In another aspect, the invention relates to method of administering an active protein ingredient to a subject vertebrate host which comprises administering this drug delivery system either locally or systemi-cally.
In still other aspects, the invention relates to materials and processes significant in the prepara-tion of the above-described drug delivery system. These include a proviral DNA comprising a DNA sequence enco-ding a desired active protein ingredient operably linked to control sequences derived from a retrovirus, inclu-ding a packaging site, and flanked by retroviral-derived LTRs as well as ~ cells transfected with thi6 pro-viral DNA.
In another embodiment, the general method of the invention can al~o be carried out by implanting ~ cell6 tran6fected with the proviral DN~ of the previous paragraph, or cells infected with the psuedo virions they produce to effect in situ production of the desiLed protein. Accordingly the cotransfected ~
cells and cells infected with the modified viruses they produce provide pharmaceutical compositions which are also aspects of the invention.

Also an aspect of the invention is a process to prepare the compositions thereof which comprises isola-ting the delivery virions ~roduced by the foregoing ~ackaging cells.
s Brief Description of the Drawin~s Figure 1 shows a radioautograph of S-methi-onine labeled TNF in lysates of ~-AM (packaging) cells transfected with pFVX-TNF.
Pigure 2 shows a radioautograph of S-cysteine labeled TNF in lysates of ~-AM (packa-ging) cells transfected with pFVX-TNF.
Figure 3 shows a radioautograph of S-cysteine labeled TNF in supernatants and ly6ates of tester cells infected with TNF delivery virions.

Modes of Carrvina Out the Invention A. Definitions As used herein, ~drug delivery virion" refers to a modified retrovirus wherein the genome is an RNA
which contains control sequences derived from retroviral nucleic acids operably linked to the coding sequences for an "active ingredient" protein. The genome is packaged in a protein envelope which i6 compatible with, and capable of causing "infection~ with the contained genome in, a subject intended to be treated with the protein. The infection in this ca6e extends only to the entry of the desired RNA into the cell and production of the protein; no additional infective virions are pro-duced.
Thus, "dead-end" in~ection de6cribes a modified form of infection wherein the viral envelope f acilitates the entry of the modified virus into the cytoplasm, and g the contained genome i6 expres~ed, but no new virions are produced.
"Control sequence6" refers to those nucleic acid sequences containing, for example, promoters and, often, enhancer6 which are necessary and ~ufficient for the production of the desired active protein ingredient by expression of the coding sequence operably linked to it.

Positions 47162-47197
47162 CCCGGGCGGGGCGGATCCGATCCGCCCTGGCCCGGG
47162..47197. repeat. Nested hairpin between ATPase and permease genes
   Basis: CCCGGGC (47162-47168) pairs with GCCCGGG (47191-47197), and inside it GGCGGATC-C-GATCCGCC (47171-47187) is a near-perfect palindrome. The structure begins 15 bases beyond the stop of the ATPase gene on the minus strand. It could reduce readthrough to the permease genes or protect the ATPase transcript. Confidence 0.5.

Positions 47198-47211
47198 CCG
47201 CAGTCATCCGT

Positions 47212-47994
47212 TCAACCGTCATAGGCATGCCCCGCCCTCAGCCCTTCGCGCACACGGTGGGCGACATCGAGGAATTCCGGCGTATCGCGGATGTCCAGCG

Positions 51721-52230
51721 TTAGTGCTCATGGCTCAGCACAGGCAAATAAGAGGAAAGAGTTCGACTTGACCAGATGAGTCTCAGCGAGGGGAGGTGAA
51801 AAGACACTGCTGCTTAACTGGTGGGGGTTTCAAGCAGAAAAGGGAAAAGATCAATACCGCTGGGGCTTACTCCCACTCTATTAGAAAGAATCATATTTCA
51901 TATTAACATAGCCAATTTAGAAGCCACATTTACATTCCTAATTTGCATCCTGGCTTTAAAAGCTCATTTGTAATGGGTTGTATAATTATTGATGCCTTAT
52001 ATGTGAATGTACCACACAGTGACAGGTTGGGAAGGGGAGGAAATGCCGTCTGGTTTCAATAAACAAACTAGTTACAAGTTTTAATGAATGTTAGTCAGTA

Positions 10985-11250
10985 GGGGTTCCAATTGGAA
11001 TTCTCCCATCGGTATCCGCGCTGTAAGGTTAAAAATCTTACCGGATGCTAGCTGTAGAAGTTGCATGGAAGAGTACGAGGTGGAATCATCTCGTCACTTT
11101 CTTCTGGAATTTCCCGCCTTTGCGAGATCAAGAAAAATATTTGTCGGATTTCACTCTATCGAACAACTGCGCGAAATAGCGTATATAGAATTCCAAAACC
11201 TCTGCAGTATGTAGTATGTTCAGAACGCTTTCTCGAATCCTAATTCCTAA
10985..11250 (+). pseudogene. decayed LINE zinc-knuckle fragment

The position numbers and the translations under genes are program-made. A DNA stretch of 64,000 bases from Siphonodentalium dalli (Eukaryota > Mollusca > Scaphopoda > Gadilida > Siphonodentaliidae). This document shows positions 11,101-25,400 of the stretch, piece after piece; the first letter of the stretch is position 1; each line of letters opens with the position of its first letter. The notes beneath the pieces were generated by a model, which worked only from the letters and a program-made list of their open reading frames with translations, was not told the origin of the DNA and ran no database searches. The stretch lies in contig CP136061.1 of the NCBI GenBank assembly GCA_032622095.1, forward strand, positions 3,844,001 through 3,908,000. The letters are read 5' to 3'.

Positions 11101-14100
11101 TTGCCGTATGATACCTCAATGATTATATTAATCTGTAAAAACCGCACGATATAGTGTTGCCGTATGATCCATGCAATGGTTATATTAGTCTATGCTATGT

In the case of the drug delivery retrovirions of the invention, the RNA genome and its proviral count-erpart also includes the ~ packaging site.
~ Nucleic acid sequences~ will sometimes be emp-loyed herein as a generic term covering both DNA and RN~
fragments. As the materials of the invention include retroviral genomes and their proviral counterpa~ts, par-ticular functional sequences referred to will occur both in RNA and DNA form. The corresponding loci will be referred to interchangeably for their occurrences in both DNA and RNA, as it will be under6tood that in the ordinary course of infection, such functionalities are, indeed, interchangeable. For example, the ~ packaging site apparently i6 operable in the RNA genome to be packaged: however, the corresponding sequences occur in the proviral DNA. Similarly, promoter, enhancer, and terminator sequences occur, though in slightly different forms, in both the genomic RNA and proviral DNA forms.
The interchangeability of these functionalities in the various phases of the viral life cycle is under6tood by those in the art, and accordingly, rather 1006e termino-logy in regard to DNA or RNA status is often used inreferring to them. Specifically, sequences specified by a progre~sion of bases should be understood to include these specific sequences and their complements, both in DNA and RNA forms.

-10- 1310q24 The pharmaceutical composition6 of the inven-tion include the drug delivery virions produced by transfected intermediate cells which have been trans-formed with ~ helper provirus and thus produce emp-ty envelopes. For 6implicity in referring to thesecells used in the preparation of this compo~ition, these cells will be refelred to as ~packaging~ cells.